Another role of language in activism is it brings unification among the members of the groups. Language and consciousness arise in a dialectical connection to the primary purpose of coordinating and sharing with others during productive interactions (Sawyer, 2018). In the Philippine setting, throughout centuries, Filipinos gather in creating and honing a true Philippine democracy. An example of these is the rally against the corrupt term of Joseph Estrada. After four days of speeches and rallies, about three hundred thousand people broke away from the main group and marched on the presidential palace, where they fought a bloody street battle with police and military forces (Abinales & Amoroso, 2005). From this situation, it can be depicted that language has a unifying part. Before Estrada was ousted from his term, thousands of people gathered to hear the speeches and rallies which of course involves the usage of language and eventually they have succeeded to terminate the president.

Individuals unify through language by the use of lingua franca. Lingua franca is defined as a contact or vehicular language developed spontaneously in order to bridge language barriers with a simple grammar and a lexicon confined to the expression of only the notions needed for the communication goals of the participants (Brosh, 2015). The Philippines is comprised of 55 ethnic groups, who speak 171 languages and dialects across the 7,100 islands that constitute the archipelago (Bernardo, 2016). In line with this Bernardo (2006, as cited in Ozaki 2011), the Filipino constitution considered two official languages in the country: Filipino and English. Thus, these are both the lingua franca in the country. Meanwhile, the language of nationalism is Filipino according to Villacorta (1991), since it is the most effective vehicle that reaches the hearts and minds of the masses.

Through lingua franca, militant groups unite for the usurpation of the authoritative government. This is because language is a symbol and instrument of national unity and integration that contributes to effective communication linking all citizens in different parts of the country (Villacorta, 1991). This prove the number of attendees from different infamous protest which has happened before and until now. Thus, language has a significant role of unification among the members of the groups.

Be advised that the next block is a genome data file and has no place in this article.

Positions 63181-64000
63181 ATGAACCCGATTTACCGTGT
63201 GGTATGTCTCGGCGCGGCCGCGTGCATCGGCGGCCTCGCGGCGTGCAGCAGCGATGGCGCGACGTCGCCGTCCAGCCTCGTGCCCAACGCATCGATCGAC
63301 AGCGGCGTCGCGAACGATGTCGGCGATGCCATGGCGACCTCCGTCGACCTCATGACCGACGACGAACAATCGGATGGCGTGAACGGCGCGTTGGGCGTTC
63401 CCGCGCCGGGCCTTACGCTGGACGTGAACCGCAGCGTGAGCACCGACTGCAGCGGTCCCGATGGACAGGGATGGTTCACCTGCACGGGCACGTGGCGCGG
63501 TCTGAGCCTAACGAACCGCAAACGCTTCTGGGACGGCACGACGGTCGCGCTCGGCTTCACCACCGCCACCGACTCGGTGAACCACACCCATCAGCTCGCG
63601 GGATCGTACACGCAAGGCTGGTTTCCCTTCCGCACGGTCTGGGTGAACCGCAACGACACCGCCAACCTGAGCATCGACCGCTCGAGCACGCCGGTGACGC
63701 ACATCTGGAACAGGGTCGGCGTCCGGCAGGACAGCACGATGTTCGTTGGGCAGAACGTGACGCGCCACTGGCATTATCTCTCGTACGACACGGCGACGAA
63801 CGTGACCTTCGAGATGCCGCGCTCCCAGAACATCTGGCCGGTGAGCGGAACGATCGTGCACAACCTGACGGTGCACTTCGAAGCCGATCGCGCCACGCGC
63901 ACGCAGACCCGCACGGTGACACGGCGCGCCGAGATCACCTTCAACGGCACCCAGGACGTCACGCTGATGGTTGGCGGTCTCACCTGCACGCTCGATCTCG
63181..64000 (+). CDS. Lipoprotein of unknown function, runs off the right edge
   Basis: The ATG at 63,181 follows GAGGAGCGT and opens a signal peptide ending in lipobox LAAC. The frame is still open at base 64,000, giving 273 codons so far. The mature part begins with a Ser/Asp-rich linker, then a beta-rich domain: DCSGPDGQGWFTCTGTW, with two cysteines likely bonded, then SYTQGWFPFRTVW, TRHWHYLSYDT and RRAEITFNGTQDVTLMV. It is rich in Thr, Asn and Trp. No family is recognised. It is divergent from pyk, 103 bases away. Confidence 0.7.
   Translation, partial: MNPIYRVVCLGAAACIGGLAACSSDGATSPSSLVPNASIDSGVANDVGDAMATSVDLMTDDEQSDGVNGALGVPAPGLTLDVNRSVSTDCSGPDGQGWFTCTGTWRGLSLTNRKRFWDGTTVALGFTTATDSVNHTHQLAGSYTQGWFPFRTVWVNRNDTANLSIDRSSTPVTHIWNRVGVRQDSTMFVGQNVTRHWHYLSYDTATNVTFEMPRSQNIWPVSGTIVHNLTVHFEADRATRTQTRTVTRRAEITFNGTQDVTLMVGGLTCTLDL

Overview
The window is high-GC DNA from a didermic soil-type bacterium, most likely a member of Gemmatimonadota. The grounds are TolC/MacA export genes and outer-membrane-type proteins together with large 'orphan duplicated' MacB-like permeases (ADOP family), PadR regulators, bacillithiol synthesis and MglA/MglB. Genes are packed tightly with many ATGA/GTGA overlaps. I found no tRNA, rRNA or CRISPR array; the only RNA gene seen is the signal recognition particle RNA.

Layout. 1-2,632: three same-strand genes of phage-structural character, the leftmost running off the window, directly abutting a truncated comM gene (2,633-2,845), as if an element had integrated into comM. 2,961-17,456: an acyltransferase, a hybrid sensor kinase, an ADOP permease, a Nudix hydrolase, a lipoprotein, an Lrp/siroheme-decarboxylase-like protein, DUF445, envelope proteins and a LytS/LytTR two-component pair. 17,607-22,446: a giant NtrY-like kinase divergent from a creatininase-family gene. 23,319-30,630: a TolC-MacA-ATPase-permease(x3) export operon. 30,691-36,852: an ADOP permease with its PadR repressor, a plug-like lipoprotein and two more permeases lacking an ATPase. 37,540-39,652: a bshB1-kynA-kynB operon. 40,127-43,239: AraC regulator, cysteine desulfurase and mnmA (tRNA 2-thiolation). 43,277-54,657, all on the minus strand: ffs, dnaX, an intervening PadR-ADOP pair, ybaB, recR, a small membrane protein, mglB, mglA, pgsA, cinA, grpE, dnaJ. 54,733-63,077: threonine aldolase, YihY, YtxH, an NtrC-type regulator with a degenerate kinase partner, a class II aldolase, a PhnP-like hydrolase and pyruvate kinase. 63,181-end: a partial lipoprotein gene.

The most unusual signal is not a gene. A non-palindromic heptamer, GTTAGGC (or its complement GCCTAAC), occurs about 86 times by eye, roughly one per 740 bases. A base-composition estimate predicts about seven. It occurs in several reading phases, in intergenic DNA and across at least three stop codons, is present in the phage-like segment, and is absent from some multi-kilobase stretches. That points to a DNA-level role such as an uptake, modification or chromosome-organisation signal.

Overall, these have implications on the activism that had happened in the past as well as in the current situation in the Philippines. Through imparting knowledge as well as unification by the effective use of language, activism continues to rise after every political and societal issue. The roles of language in activism proves the emergence of different political organizations such as Anakbayan, Gabriela, Bayan Muna, and Kabataan party lists in the current situation since they use language to communicate, interact, as well as motivate its members for them to be aware of what’s happening in the social, political, and economic situation with the Philippines. Also, through language, Filipinos unify to fight against the authoritative government. One example is the people power revolution. Hundreds of thousands of people filling up Epifanio Delos Santos Avenue (EDSA), facing northbound towards the Boni Serrano Avenue-EDSA intersection to rally against the dictatorship of President Ferdinand Marcos (Boudreau, 1999).

Language as a system of communication creates a big social change through the form of activism and protest. All in all, this paper evaluates how powerful language is in the context of activism. Throughout history, language has helped in promoting and voicing out freedom and democracy in the country.

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The Roles Of Language In Activism In The Philippine Setting. (2022, February 17). Edubirdie. Retrieved February 1, 2023, from